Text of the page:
Formal training programs provide a unique opportunity for family members of a child or adult, or a self-advocate, with a developmental disability or special health care need to develop their knowledge and leadership skills, as well as form relationships with others working to support individuals with health care needs and developmental disabilities.
- WI LEND Program (Wisconsin Leadership Education in Neurodevelopmental and Related Disabilities) is an academic year program that provides leadership training to family members, self-advocates, students and professionals with the aim of improving systems of care and assuring access to services and supports for individuals with developmental disabilities and their families. The “Family” discipline recruits family members of a child/young adult with a developmental disability or special health care need. The “Self-advocate” discipline recruits individuals with a developmental disability or lifelong special health care need to participate as trainees. Self-advocate trainees must have completed or be enrolled in post-secondary education, and consider themselves advocates for themselves and others with intellectual or developmental disabilities. The program requires long-term trainees to make a 300+ hour commitment over the training year. A stipend is available to eligible long-term trainees. Contact the appropriate Discipline Training Coordinator before applying to be a Family or Self-Advocate trainee.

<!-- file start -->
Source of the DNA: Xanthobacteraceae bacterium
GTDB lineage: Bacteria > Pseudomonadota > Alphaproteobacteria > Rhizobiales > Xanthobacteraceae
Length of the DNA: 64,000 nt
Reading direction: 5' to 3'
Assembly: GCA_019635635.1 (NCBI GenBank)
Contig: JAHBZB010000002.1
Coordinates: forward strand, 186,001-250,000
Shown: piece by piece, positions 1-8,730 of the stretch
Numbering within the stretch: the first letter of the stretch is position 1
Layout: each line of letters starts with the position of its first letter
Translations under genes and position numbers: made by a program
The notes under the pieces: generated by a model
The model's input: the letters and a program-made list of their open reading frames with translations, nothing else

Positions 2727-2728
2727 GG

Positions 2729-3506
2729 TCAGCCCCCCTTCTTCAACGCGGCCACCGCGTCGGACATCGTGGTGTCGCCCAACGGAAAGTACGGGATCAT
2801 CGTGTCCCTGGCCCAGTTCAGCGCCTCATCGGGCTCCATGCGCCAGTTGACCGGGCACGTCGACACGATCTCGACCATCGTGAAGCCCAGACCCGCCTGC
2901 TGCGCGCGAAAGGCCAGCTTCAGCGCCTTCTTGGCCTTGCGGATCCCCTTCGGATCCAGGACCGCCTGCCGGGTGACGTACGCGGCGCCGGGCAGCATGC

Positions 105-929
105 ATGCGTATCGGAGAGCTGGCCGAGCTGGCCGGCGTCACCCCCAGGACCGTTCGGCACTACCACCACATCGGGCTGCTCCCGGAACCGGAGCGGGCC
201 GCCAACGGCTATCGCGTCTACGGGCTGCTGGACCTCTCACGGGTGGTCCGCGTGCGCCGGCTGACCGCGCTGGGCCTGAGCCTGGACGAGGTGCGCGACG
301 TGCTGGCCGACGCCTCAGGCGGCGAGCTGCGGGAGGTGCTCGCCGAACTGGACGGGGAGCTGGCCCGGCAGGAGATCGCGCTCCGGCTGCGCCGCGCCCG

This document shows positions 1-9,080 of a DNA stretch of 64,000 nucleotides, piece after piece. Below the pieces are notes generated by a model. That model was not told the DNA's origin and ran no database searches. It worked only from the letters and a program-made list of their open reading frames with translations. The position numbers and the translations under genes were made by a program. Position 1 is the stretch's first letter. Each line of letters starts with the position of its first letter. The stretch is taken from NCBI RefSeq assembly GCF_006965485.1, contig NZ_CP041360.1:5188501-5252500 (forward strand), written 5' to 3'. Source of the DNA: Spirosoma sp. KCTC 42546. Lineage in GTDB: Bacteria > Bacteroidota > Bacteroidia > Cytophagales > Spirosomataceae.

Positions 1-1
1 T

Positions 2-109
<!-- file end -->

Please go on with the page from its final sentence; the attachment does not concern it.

Additional learning opportunities are available through the Waisman Center.
- Waisman Center “Day with the Experts”community conferences are open to everyone. These conferences are offered on Saturdays during the year and are usually focused on a specific condition.
- Community trainings provide a variety of learning opportunities for community members.
- The Wiley Seminar Series is a series of research seminars on current research related to neurodevelopmental and developmental disabilities. Everyone is welcome (parking not provided).
- The Waisman Resource Center, which houses the Southern Regional Center for Children and Youth with Special Health Care Needs, provides free and confidential information and assistance in identifying and accessing resources for children, youth and adults with intellectual and developmental disabilities and their families in Wisconsin.
In addition to learning opportunities, family members can also help teach others about the family perspective.
- Family members participate on panels and as speakers in all LEND training modules. Seminars and panel presentations take place on Friday afternoons. Speaker honoraria are available.
- Families serve as Family Mentors to Wisconsin LEND trainees in Madison and Milwaukee. In this role, families enhance trainees’ sensitivity to the strengths, concerns, joys, and challenges of raising a child or youth with a developmental disability or special health care need by sharing time and family experiences with trainees. Families are compensated with an honorarium for participating in this mentoring relationship.
Contact the LEND Training Director, Gail Chodron, to learn more about these family teaching opportunities.